Date of Graduation
Surficial deposits and soils along the northwestern footslopes of the Northern Blue Ridge in south-central Pennsylvania illustrate the geomorphic evolution of unglaciated landscapes that experienced late Cenozoic climate fluctuations. Geologic, geomorphic, and pedogenic investigations were used to document soil-landform-parent material relationships and create surficial geology maps. Deep exposures within three sand and gravel pits suggest fluvial processes, primarily tractive fluvial transport and valley aggradation, were the dominant mechanisms for alluvial fan development. Fan architecture suggests multiple depositional events, intermixed with episodes of landscape stability and weathering, were responsible for complex facies assemblages. Field and laboratory data revealed three lithostratigraphic units (Qaf1, Qaf2, and Qaf3) that were used to reconstruct the geomorphic history and assign relative geologic ages. Four soil pedons related to the different alluvial fan deposits are polygenetic, having undergone changes in soil forming factors in varied environmental settings throughout the Quaternary. Geomorphic reconstructions suggest the four pedons represent welded soils or relict paleosols that have unique developmental histories on distinct alluvial fan surfaces. Welded soils have experienced shallow burial by younger alluvial fan materials, with subsequent pedogenic modification and integration of the two sola. Relict paleosols escaped burial by younger alluvial fan deposits along the footslope and have been exposed on the landscape for extended periods, experiencing multiple fluctuations between cold periglacial and warm temperate climate end-members. Relict paleosols show variations in pedogenic properties within the solum, indicating changes in the soil forming processes from initial pedogenesis through Holocene interglacial conditions. Though no absolute age control is available, comparison to other alluvial landforms within the region suggests the oldest deposits, Qaf1, are early Pleistocene, Pliocene, or possibly Miocene, intermediate aged Qaf2 deposits are middle Pleistocene in age, while the youngest, Qaf3, are late Pleistocene.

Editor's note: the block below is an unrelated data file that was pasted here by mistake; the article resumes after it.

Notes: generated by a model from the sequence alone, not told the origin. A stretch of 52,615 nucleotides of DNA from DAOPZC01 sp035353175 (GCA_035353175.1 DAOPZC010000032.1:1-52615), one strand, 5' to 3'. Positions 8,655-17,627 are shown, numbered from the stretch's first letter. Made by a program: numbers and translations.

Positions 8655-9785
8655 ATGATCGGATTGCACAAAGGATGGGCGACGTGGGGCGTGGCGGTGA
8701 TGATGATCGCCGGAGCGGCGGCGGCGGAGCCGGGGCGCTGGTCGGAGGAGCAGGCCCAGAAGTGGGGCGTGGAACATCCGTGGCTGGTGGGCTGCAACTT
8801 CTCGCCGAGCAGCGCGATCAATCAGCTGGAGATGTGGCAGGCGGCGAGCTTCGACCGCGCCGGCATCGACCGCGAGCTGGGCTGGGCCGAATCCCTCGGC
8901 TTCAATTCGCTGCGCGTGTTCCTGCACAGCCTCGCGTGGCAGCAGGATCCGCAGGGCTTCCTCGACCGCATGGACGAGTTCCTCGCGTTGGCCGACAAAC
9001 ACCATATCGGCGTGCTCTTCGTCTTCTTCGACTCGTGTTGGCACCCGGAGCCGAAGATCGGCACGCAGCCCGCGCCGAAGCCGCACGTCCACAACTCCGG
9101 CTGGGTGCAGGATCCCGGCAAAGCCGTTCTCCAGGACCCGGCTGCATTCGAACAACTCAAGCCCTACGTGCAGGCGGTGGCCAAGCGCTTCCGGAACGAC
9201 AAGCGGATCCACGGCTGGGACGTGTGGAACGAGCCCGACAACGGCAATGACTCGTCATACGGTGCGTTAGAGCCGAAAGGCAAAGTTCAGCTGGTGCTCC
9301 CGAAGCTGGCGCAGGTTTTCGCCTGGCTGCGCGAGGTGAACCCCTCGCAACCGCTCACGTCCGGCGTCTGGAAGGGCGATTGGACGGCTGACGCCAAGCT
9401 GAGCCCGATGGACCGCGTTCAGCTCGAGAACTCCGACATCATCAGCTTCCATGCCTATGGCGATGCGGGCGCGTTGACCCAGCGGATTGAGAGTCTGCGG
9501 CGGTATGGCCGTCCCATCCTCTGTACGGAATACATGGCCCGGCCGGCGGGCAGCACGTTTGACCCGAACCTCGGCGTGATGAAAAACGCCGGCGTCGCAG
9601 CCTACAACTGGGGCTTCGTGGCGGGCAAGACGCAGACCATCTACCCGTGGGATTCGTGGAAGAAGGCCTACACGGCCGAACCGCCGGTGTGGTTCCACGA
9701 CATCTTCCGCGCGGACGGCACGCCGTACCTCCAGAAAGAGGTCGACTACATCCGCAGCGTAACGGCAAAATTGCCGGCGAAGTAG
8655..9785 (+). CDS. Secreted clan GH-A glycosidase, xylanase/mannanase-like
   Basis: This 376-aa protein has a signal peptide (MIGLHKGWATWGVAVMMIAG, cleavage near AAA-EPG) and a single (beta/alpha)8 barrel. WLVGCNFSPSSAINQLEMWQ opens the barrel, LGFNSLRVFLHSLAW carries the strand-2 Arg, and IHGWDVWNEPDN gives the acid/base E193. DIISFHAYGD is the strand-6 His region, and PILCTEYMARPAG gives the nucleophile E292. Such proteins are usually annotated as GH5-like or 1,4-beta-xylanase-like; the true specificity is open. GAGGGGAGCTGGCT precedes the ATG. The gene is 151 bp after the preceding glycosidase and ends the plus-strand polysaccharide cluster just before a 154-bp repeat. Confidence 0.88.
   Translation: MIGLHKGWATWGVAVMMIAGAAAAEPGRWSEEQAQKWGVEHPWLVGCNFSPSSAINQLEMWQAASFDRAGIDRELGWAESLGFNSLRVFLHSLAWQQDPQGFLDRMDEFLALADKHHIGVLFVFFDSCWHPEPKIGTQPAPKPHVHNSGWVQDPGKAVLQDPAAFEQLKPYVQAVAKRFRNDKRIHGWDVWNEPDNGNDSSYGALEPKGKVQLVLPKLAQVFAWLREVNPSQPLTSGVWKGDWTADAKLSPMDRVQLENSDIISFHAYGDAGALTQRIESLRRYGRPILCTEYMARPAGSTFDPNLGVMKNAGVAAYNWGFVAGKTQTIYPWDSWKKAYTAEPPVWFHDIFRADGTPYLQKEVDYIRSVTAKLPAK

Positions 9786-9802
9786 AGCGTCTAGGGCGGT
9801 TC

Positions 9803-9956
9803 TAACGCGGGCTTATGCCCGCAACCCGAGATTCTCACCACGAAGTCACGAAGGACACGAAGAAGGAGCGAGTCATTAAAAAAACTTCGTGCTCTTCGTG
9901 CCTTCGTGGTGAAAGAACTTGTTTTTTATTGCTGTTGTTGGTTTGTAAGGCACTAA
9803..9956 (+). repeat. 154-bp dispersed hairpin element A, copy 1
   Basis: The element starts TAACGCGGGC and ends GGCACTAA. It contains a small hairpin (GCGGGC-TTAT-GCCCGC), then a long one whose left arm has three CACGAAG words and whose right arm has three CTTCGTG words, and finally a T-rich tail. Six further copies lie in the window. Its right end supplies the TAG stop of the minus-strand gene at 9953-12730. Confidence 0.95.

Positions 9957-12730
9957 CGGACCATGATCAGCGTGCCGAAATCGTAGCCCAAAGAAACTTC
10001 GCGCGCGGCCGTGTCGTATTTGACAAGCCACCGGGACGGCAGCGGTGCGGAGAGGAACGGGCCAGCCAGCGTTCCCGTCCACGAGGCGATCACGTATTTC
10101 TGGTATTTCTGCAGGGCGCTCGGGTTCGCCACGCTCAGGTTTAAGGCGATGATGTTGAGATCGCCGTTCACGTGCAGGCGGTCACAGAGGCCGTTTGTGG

Grote, Todd, "Late Cenozoic stratigraphy and landscape dynamics in the unglaciated central Appalachians: A case study from the Northern Blue Ridge, south-central Pennsylvania, United States." (2006). Graduate Theses, Dissertations, and Problem Reports. 8962.